Blogger, that means no more days-long outages that eat my drafts m'kay?
I'd like to preface today's post with a disclaimer. I'm home sick today. I don't feel well and I have medicine head. So if this is rambly and doesn't entirely make sense... well, you know why.
Earlier this week, Lani of Flavor Text Lore posted an introduction on The narrative of the player character. Now, Lani's post is more about how we, the player characters, fit into Blizzard's story narrative. However, the post got me thinking of how we interact with the game world and, more specifically, how it affects role playing in WoW.
(For anyone who wants or needs a quick review on various narrative styles -- first, second and third person as well as past tense vs. present tense -- you can check out this post over at Daily Writing Tips.)
Even if you never role play, your avatar interacts with the game world and the NPCs that populate it through quests. As Lani points out, the game world is designed to put the player character at the center of events. Which is probably why quests and emotes are written in first and second person. The problem is that Blizzard isn't exactly consistent with their narrative choice throughout our interactions. Let's look at some examples.
|Bwemba is speaking in first person present tense.|
|Same here, first person present tense.|
A role playing rule of thumb for newbies is take your behavioral ques from the NPCs around you. If the NPCs walk, you walk. If they run, you run. NPCs speak to us in first person present tense. The same way we speak to each other in the real world.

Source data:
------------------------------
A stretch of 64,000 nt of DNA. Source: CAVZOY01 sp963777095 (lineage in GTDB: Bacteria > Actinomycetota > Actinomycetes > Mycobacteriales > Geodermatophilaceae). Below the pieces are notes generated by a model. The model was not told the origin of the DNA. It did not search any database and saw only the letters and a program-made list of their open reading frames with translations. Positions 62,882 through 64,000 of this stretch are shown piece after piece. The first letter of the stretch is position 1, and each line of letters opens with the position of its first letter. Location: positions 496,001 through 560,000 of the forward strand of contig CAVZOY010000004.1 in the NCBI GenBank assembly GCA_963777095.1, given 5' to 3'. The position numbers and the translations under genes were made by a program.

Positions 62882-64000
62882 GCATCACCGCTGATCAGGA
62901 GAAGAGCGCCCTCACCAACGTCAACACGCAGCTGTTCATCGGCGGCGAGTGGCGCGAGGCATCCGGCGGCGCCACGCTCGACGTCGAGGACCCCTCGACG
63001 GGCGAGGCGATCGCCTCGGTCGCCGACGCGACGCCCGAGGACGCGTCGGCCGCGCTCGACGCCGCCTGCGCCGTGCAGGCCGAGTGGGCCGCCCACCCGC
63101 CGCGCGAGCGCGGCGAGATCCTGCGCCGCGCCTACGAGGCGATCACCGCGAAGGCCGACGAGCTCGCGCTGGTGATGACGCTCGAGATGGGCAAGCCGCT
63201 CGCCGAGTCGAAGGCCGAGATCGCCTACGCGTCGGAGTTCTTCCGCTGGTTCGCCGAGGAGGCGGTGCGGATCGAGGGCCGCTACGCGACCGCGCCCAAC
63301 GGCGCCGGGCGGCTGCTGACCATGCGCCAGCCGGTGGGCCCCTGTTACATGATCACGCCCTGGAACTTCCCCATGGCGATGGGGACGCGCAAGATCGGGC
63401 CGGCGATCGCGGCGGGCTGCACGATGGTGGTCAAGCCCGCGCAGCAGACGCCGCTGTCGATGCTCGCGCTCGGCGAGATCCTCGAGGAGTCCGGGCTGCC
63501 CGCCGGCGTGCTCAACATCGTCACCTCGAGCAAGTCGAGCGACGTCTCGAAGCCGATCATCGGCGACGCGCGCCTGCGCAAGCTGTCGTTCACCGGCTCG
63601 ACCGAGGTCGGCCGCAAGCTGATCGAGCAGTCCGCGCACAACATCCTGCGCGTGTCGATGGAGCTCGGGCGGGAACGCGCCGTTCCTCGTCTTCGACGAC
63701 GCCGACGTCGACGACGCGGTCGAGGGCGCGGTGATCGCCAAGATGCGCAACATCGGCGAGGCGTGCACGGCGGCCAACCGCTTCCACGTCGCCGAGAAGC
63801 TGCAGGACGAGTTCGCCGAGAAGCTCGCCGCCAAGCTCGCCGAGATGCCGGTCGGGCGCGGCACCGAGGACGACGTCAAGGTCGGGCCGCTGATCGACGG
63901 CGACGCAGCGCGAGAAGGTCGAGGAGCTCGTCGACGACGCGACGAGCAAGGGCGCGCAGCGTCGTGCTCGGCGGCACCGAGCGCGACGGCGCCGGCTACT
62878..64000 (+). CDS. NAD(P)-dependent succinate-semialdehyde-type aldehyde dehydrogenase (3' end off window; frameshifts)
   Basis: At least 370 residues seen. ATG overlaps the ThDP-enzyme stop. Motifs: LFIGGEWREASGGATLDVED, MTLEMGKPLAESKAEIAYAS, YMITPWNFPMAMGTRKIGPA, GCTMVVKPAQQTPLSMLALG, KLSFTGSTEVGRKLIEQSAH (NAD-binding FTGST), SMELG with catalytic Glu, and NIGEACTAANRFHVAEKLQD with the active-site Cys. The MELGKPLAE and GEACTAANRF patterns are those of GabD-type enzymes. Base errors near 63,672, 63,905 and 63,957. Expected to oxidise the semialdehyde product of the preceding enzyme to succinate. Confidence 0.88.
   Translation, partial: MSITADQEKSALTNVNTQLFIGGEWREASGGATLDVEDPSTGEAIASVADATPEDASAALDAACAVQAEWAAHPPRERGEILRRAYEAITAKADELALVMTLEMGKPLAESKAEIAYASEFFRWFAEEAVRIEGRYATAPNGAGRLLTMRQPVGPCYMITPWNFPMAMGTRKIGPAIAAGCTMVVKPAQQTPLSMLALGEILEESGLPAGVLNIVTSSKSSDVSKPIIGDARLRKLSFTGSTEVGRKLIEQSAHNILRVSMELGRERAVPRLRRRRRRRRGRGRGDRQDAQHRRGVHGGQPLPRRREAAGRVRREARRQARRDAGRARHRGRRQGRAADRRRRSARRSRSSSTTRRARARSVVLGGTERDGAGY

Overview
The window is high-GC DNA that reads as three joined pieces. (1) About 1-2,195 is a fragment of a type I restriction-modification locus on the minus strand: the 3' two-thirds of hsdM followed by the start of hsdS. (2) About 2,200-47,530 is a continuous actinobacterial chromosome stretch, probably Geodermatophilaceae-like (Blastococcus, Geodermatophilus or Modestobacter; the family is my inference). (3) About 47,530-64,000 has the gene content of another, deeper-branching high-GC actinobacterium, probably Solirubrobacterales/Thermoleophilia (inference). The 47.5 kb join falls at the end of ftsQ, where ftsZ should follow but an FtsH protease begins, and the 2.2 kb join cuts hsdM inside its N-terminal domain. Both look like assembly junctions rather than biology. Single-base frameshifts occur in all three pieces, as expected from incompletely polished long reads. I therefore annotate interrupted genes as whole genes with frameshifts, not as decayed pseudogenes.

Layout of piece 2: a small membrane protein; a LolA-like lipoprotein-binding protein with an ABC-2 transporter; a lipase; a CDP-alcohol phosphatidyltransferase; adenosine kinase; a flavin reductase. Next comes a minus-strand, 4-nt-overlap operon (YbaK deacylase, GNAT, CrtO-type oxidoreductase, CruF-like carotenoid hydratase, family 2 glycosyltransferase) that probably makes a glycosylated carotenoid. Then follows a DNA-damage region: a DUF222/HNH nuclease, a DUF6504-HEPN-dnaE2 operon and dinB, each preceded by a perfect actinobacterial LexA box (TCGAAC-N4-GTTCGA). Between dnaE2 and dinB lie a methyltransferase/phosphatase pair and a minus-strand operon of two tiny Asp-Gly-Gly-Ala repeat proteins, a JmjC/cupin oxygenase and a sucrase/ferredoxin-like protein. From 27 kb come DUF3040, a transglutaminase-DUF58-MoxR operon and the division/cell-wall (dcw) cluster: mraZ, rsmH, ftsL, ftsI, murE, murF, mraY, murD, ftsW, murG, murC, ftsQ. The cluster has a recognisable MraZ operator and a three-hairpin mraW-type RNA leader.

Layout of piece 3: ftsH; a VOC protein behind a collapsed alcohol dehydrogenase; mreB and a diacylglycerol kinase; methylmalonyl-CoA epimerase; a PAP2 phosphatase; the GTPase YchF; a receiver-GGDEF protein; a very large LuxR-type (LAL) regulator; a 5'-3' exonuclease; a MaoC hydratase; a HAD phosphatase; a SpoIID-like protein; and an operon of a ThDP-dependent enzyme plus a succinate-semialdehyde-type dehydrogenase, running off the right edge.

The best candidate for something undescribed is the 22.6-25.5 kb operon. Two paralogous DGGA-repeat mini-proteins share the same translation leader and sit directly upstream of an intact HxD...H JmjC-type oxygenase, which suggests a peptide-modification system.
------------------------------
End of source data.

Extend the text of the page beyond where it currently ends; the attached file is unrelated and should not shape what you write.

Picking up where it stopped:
Emotes on the other hand, are another story. To us, the player-character performing them, they appear in second person present tense. /salute appears as:
Likewise, /e commands are written in third person. /e eyes the Darkspears.... appears as:
There are perfectly logical reasons why Blizzard does this of course. They're putting us, the player-characters, at the center of whatever is happening. Unfortunately, it can make for some awkward narrative at times.
At least Blizzard is consistent in the use of tense. The one thing all these examples have in common, is that they're written in present tense. NPCs speak in present tense. Emotes are written in present tense. Whatever the event, its occurring right now. Not yesterday or in the past hour; not tomorrow or sometime in the next hour. Presently. That present tense aids in immersion, which is why it's so jarring to us that certain quests haven't been updated. NPCs in Northrend still talk as if we're all about to march on ICC and confront the Lich King any moment. It ruins that immersion experience. But that's another topic for another post.